Michael Binnion is the executive director of the Modern Miracle Network, whose mission is to encourage Canadians to have reasoned conversations about energy issues.
In an unusual – and good – move quietly enacted by the Trudeau administration, the Clean Fuel Standards (CFS) – or as some called it, a second carbon tax – was delayed for seven months until July 2023. Why is this good, one can logically wonder?
Two main reasons: affordability and practical reduction of emissions.
The CFS threatens to add up to 13 cents per liter to the gas price in the coming years. This is in addition to the projected 40 cents per liter that the $170 per tonne of carbon tax will add in 2030. This is at a time when most Canadians are struggling to cope with rising inflation and borrowing costs. Many provinces have already recognized the impact of rising energy prices on all aspects of life.
Alberta, for example, dropped their gas tax of 13 cents per liter at the pumps. Ontario did the same with drivers saving 9 cents per liter as of July 1. Canadians, concerned about the skyrocketing cost of living, urged the federal government to do the same. But Trudeau and Co. offered resistance. Even President Biden granted temporary exemptions from gas taxes.
However, the Secretary of Natural Resources, John Wilkinson, claimed that the same “tax holiday” approach President Biden called for would be “irresponsible” in Canada.
On the other hand, Environment Secretary Steven Guilbeault has slowed down the CFS and the price hike it would cause. Promised by the FBI in 2016, they released their final plan in July with a big surprise. Rather than take effect this year, as previously announced, it has been postponed to July 2023 with the first compliance check in December 2023.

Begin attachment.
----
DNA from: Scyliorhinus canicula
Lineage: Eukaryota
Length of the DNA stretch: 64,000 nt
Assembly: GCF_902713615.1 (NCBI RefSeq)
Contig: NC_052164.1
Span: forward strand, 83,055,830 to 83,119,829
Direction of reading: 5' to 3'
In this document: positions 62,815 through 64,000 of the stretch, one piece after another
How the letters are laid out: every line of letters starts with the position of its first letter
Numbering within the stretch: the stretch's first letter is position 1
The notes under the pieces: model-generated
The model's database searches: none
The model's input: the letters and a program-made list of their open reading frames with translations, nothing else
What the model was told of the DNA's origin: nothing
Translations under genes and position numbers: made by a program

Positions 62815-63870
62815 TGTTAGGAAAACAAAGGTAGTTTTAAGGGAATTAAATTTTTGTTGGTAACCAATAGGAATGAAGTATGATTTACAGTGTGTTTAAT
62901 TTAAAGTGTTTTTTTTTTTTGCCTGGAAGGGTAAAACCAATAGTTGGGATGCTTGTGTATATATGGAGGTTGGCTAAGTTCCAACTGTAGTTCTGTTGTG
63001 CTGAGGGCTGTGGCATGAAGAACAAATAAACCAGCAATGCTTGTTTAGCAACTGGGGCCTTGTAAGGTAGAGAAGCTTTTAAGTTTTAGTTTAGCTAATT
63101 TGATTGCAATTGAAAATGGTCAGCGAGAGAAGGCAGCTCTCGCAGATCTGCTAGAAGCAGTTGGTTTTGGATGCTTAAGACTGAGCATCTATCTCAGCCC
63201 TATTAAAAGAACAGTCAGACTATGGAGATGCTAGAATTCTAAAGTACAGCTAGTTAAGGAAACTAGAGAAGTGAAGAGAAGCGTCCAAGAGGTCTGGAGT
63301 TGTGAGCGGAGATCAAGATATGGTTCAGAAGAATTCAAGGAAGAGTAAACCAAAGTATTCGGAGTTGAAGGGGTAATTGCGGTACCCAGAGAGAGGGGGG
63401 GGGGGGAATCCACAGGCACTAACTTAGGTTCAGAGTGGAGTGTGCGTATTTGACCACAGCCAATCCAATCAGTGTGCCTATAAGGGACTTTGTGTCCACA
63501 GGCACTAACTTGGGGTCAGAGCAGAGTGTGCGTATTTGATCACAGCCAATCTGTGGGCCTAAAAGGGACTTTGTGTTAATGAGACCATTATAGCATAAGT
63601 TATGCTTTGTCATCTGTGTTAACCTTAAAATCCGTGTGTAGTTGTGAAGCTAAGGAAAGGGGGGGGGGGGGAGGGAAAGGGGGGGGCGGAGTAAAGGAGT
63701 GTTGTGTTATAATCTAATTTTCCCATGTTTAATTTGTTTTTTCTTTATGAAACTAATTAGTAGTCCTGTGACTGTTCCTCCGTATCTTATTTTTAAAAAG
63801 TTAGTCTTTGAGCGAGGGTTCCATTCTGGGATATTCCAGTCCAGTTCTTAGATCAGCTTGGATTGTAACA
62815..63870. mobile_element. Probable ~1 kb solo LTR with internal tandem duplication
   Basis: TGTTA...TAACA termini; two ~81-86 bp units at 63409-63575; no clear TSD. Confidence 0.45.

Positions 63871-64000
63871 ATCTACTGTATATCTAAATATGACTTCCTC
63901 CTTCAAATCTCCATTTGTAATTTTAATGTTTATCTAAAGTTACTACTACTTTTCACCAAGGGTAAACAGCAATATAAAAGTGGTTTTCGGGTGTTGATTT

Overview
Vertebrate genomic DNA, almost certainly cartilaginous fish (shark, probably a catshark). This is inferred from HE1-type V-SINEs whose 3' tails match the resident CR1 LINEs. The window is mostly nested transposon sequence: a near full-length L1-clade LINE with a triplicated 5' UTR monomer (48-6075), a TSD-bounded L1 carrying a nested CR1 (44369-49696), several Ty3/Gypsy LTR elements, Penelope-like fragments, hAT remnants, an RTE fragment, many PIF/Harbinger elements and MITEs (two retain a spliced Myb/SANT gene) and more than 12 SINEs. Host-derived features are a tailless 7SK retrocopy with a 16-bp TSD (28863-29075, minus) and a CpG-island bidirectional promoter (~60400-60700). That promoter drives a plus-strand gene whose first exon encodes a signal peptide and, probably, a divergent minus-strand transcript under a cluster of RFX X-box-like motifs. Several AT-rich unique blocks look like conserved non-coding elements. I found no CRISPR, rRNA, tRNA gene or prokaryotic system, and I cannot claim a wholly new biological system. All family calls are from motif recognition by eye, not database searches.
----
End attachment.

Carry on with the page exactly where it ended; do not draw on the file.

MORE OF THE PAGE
This is a welcome relief for Canadians who are already battling inflation and choking on a slew of taxes, especially on energy.
Now to the second reason why the slowdown is good for Canadians: It will actually help the industry cut emissions, especially if the government gets involved.
We all agree that it is good to reduce the negative effects of oil and gas production. The government should focus on that.
The problem with the carbon tax is that people are penalized for going to work and heating their homes. It was ineffective in reducing emissions, which was its intended goal, but instead only added to the cost of living for Canadians. By delaying the CFS, another carbon tax in all but name, the government has given itself a chance to get it right.
We need a pricing system that encourages investment in carbon technology rather than penalizing citizens for living their lives.
And it’s not too late.
Canadian oil and gas producers — which account for about a quarter of the country’s emissions — continue to implement new and evolving technology when it comes to reducing carbon emissions.
No technological innovation is perfect in the beginning like MP Mark Gerretsen recently pointed out. Electric vehicles are far from perfect with unreliable batteries made from rare-earth metals that require intensive mining, often in conflict zones, and simply store energy produced in other ways, such as natural gas or even coal in some areas.
But carbon technology is advancing rapidly — and has the potential to significantly reduce emissions.
Carbon technology has been recognized as an important solution to our emissions problem by international bodies such as the UN’s International Panel on Climate Change and the International Energy Agency.
A 2021 Woods Mackenzie report noted that if all proposed carbon technology projects in Canada came online, the country’s emissions could be reduced by 115 million tons of CO2, about 60% of our 2030 climate target. Guilbeault and Wilkinson of the Secretary of State even admitted that carbon technology plays an important role in reducing emissions.
Yet we have a government that is still too focused on taxing Canadian families rather than investing in innovation that we can use now.
Delaying CVS helps Canadians now and in the future, and gives us time to do it right. The slowdown will allow industry to continue investing in innovations that work – and reduce future emissions – while postponing an unnecessary burden with significant social impact. It gives the government time to rethink their plan, to focus on the elements that work — such as industrial carbon pricing and encouraging investment in carbon technology — and drop the elements that don’t.
Are Guilbeault and Trudeau beginning to shift towards a practical approach to policy rather than an ideology driven?
However, it’s too early to say that delaying CFS for now could be a welcome step in the right direction.